Too Young to Escape
By Van Ho and Marsha Forchuk Skrypuch
Together with author Skrypuch, Ho remembers her childhood in early 1980s communist South Vietnam and the burdens she took on as the youngest daughter of a family that ultimately sought political asylum in Canada. When her parents and older siblings must suddenly flee, tiny 4-year-old Ho is left with her grandmother to appease a strained relationship with her relatives, deter suspicions from corrupt government officials, and grapple with her feelings of abandonment. Her story is told in a basic but immediate way that gives lots of detail about daily life in Ho Chi Minh City at the time. While the writing itself probably won’t challenge the book’s intended middle school audience, the story it tells, especially from the perspective of a child, is weighty.
Song of the Crimson Flower
By Julie C. Dao
Dao’s Song of the Crimson Flower takes us down a promising, if uneven, path for young adult fantasy with her Vietnamese-inspired world. The opportunity to read about an Eastern magical landscape is exciting, even if this particular tale doesn’t escape some Western fantasy formulas. The unlikely romance between a pure-hearted orphan boy and a headstrong daughter of high class results exactly as one might expect in the young adult genre, and magical rules and societal structure are left rather vague unless called upon to move the plot along. Dao’s heroine Lan, however, undergoes a more unusual character arc, beginning the book as a spoiled almost-anti-hero, and her growth helps to refresh the story. While this story may not be the best-developed on the fantasy shelves, I can still imagine it being eagerly devoured by fans of bold heroines and fresh imaginary realms.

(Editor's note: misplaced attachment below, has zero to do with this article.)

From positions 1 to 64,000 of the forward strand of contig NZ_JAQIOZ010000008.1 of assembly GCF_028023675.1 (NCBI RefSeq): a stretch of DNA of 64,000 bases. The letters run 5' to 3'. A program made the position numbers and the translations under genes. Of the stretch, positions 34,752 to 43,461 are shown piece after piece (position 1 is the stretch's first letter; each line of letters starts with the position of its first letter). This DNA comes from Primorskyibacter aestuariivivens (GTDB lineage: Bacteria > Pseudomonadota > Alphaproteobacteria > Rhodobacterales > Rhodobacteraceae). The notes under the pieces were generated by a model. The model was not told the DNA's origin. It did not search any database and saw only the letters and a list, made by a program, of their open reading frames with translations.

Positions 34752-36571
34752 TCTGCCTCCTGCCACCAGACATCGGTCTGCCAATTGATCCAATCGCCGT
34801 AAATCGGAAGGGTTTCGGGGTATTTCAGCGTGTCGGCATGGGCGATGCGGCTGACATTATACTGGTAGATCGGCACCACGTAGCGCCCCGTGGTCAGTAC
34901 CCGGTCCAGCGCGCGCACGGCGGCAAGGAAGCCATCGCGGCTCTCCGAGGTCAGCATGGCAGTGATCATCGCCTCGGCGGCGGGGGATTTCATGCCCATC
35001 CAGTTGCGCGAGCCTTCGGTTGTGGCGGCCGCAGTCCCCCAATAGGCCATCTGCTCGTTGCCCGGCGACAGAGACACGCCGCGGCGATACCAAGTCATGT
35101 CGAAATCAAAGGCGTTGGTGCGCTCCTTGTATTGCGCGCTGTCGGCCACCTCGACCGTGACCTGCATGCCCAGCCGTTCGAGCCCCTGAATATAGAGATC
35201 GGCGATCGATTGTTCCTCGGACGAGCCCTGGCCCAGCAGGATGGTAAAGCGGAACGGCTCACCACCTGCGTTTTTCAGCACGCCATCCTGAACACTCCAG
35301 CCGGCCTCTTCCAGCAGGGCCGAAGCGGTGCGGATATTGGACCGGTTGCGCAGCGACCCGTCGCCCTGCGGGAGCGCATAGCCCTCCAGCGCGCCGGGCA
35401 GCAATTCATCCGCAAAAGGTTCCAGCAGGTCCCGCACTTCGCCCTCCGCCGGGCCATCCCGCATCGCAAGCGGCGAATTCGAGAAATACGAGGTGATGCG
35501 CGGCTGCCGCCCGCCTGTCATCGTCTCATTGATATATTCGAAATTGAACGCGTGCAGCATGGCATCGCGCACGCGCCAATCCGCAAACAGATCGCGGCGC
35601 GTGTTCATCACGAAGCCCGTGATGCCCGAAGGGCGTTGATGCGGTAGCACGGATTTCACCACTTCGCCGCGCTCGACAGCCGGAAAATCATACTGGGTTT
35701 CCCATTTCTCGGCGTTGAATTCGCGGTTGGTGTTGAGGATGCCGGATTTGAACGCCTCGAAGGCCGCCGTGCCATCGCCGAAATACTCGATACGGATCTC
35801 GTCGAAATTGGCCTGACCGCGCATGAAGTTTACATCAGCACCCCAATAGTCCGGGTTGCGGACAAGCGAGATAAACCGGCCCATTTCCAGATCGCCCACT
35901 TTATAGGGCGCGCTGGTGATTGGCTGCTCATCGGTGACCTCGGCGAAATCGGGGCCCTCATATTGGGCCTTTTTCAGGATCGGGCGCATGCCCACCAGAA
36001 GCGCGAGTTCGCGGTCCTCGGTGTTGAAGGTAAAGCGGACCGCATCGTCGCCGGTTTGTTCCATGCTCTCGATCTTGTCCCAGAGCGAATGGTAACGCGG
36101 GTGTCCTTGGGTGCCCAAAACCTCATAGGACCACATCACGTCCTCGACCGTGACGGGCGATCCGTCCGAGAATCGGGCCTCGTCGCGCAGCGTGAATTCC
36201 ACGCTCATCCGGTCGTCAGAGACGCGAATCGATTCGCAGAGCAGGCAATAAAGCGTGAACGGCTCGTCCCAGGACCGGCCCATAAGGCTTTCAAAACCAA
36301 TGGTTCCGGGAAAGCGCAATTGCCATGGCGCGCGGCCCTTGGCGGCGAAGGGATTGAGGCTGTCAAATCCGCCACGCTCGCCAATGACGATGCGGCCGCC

Picture Us in the Light
By Kelly Loy Gilbert
Young adult novels often tackle a central problem faced by those coming of age, but Kelly Loy Gilbert’s novel Picture Us in the Light doesn’t stop at one. A single book could have been dedicated any one of the difficulties handed to her protagonist, Danny Cheng, who faces coming to terms with the suicide of a friend, concealing an inconvenient crush on another boy, and unearthing an increasingly convoluted tragedy from his parents’ past, all over one packed, sleepless senior year of high school.
However, despite his relentless emotional course load, Danny remains pretty relatable. The book finds growing time for his ambitions as an artist, giving him a visually creative voice that I found particularly enjoyable to read. And crucially for the young adult genre, his peers are almost always granted a non-patronizing portrayal, free from teen tropes of over-enthusiastic emoji use or slang even I know isn’t cool anymore. Loy Gilbert’s success in holding together such a heavily-laden story rests on her ability to touch lightly on subjects like mental illness, economic inequality, and immigration while still allowing each a measure of the complexity they deserve.